We all talk about healthy competitions, sweet competitions, and harmless competition but these can never be achieved at a workplace or in real life. Too much is at stake for so many people, and in a country like Jordan where “Wasta” prevails so many people take on jobs they are not even qualified for. For those of you who don’t know what “Wasta” is it is an Arabic word reflecting the power of connection. A person hired by “Wasta” would be in a job just because he/she is friends with the boss or a distant relative or even someone who has done the boss a favor or at best is related to someone who has . Skills and merit have nothing to do with promotions, positions, or even job responsibilities in this case. Of course not all places are like that. In fact many are not . However, I can safely say that the power of “Wasta” does add to the flavor of some work environments in the Kingdom more of which are in the public sector.
So, with the skill set not being a deciding factor other means are used for one to prove power. These means could include exercising the power of fear, or any other authority that make competition in the workplace anything but sweet, harmless, or healthy. After all exercising power of fear is a direct reflection of the person’s insecurities and insecurities do surface when the premise that the best person be hired for a given job no longer apply. If a person is not qualified for a given job, this is how he/she asserts themselves. Fortunately there are other places where competition are as healthy as they can be. Toastmasters competitions are an example of that.
Last Tuesday, I was competing in a speech contest where I was amazed by everyone involved. We all sincerely meant the words “May the best speaker win.” I even found myself mentoring someone competing against me because it really didn’t matter if I or he won. I won second place to someone who was less experienced than me and that was fine because his speech was simply better fair and square. It was a perfect healthy competition. My speech was about our tendency to focus on the negative while his was about the importance of being weird. In another club contest I won the impromptu speaking challenge simply because my answer to the question “What do you love most about yourself” was not a traditional answer. And, in a third competition the winner used song to respond to her question and she won.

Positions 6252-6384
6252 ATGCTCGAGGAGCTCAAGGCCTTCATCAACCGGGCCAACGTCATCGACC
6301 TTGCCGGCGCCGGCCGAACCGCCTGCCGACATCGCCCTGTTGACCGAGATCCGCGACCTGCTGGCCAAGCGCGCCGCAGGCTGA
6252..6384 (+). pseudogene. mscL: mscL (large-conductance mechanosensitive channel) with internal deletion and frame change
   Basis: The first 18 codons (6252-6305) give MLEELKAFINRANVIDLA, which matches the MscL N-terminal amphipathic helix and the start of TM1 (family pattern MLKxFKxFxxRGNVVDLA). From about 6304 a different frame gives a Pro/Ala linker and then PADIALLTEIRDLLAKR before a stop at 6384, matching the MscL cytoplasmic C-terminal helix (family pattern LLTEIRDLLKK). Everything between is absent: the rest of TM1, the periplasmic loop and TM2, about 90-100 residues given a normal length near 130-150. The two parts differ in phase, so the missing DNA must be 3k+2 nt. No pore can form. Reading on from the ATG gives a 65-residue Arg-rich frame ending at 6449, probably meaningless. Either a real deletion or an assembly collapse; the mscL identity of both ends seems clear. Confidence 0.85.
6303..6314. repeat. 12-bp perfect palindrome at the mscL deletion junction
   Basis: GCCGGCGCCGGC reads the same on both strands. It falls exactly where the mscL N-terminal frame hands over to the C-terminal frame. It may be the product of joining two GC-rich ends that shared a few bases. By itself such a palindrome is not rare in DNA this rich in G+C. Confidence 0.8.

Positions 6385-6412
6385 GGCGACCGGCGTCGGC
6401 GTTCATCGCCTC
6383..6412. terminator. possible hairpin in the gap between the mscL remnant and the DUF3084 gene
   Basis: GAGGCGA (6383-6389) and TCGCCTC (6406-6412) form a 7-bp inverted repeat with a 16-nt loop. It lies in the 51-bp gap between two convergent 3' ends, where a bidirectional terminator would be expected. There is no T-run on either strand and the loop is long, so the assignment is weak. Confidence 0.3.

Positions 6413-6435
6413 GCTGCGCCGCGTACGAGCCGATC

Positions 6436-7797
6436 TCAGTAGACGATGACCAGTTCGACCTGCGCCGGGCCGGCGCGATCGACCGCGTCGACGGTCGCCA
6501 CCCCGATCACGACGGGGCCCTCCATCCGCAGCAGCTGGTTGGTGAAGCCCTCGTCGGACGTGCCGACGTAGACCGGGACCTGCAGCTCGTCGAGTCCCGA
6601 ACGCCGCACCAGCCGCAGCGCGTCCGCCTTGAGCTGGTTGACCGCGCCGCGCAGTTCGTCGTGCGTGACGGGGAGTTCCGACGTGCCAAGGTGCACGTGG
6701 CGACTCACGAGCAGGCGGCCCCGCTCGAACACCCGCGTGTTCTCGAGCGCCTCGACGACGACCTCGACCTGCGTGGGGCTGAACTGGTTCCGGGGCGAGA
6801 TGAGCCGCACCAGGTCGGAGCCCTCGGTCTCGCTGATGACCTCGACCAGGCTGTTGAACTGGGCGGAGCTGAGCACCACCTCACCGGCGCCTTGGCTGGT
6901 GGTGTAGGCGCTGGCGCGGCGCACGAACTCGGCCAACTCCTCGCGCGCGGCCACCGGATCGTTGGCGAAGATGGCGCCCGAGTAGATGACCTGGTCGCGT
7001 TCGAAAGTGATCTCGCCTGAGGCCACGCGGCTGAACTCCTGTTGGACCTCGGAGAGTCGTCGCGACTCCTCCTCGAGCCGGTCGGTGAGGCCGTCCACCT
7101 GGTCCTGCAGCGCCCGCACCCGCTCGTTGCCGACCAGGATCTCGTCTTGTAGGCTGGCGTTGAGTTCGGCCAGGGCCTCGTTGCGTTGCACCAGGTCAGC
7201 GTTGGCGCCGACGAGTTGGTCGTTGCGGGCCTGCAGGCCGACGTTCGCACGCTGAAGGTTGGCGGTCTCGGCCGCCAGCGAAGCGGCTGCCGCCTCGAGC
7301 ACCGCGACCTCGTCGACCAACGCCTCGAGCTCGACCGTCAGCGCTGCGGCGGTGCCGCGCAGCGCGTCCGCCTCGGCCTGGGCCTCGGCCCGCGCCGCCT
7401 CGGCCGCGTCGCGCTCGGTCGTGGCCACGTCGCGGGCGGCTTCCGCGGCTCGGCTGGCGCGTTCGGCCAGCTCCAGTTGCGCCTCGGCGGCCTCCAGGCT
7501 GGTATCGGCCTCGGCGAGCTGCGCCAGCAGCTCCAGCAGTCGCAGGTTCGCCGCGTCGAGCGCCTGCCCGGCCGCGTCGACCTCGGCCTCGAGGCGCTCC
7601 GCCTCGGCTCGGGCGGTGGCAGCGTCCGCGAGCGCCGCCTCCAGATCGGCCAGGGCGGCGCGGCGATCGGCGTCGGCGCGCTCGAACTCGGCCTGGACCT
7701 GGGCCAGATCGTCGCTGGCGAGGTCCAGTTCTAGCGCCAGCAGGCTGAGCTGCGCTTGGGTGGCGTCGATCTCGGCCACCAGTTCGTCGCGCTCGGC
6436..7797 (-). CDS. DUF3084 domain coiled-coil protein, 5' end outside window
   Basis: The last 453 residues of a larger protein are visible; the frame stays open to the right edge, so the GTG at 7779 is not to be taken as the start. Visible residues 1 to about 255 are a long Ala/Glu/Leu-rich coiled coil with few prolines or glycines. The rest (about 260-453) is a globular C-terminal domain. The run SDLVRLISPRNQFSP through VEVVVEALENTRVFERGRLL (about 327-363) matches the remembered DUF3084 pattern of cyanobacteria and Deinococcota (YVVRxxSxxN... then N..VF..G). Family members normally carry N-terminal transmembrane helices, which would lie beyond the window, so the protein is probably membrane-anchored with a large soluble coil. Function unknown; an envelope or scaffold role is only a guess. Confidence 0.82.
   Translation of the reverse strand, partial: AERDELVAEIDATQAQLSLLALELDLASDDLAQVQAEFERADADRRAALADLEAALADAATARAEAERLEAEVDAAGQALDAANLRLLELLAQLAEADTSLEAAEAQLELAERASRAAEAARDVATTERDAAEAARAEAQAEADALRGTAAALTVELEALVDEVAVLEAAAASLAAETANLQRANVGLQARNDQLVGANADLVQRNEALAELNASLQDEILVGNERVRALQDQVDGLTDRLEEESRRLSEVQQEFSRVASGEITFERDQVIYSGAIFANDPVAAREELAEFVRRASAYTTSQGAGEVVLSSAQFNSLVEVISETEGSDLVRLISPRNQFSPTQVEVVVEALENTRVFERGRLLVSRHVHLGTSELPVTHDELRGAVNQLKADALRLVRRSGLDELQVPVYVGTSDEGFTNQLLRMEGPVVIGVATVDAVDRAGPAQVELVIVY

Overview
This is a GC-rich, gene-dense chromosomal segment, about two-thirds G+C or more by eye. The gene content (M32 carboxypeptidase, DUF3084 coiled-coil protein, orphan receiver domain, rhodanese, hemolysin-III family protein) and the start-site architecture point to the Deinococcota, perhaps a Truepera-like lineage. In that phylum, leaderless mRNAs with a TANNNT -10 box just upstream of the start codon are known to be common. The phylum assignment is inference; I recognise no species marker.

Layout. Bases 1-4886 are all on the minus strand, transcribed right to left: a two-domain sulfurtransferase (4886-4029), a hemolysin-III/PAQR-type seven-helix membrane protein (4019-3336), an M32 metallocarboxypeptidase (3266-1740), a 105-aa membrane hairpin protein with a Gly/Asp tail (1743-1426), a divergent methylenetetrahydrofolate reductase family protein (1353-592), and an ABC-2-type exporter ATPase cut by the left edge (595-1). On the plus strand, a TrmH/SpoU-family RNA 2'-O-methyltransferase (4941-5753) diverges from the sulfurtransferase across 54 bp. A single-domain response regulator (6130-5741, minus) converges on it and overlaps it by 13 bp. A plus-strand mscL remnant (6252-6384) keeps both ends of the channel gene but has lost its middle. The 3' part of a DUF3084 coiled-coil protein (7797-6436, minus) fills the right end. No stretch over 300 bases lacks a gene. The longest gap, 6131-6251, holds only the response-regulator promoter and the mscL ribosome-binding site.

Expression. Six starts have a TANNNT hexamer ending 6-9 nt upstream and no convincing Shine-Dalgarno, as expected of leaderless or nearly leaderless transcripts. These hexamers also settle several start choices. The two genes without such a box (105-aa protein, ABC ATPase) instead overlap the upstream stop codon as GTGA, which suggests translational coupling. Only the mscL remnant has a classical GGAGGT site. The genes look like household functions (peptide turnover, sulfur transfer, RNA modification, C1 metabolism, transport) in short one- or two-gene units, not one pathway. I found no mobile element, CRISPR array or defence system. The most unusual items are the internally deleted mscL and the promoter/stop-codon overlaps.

At the end it didn’t matter because we all enjoyed it, learned from it, and had a great evening out of it. We say we want competition to be like that at work, but that never happens simply because money is involved. Whether we like it or not, money is power and people use it as a motive to fight, make unfair claims, and even drive perfectly qualified individuals out of their jobs. Power is another motive that pollutes competition because it responds to the human ego and our need to be seen. In some cases our work is what makes us be seen and in others it is simply our position. In the latter case, competition is anything but healthy because it is based on the words “I can and I will.” rather than “I will motivate you to do it yourself.”
I personally hope that companies are run like toastmaster clubs but I know that could never be the case . Money talks and money is power. This is life.
Look at the photo and you will see what perfect competitions look like.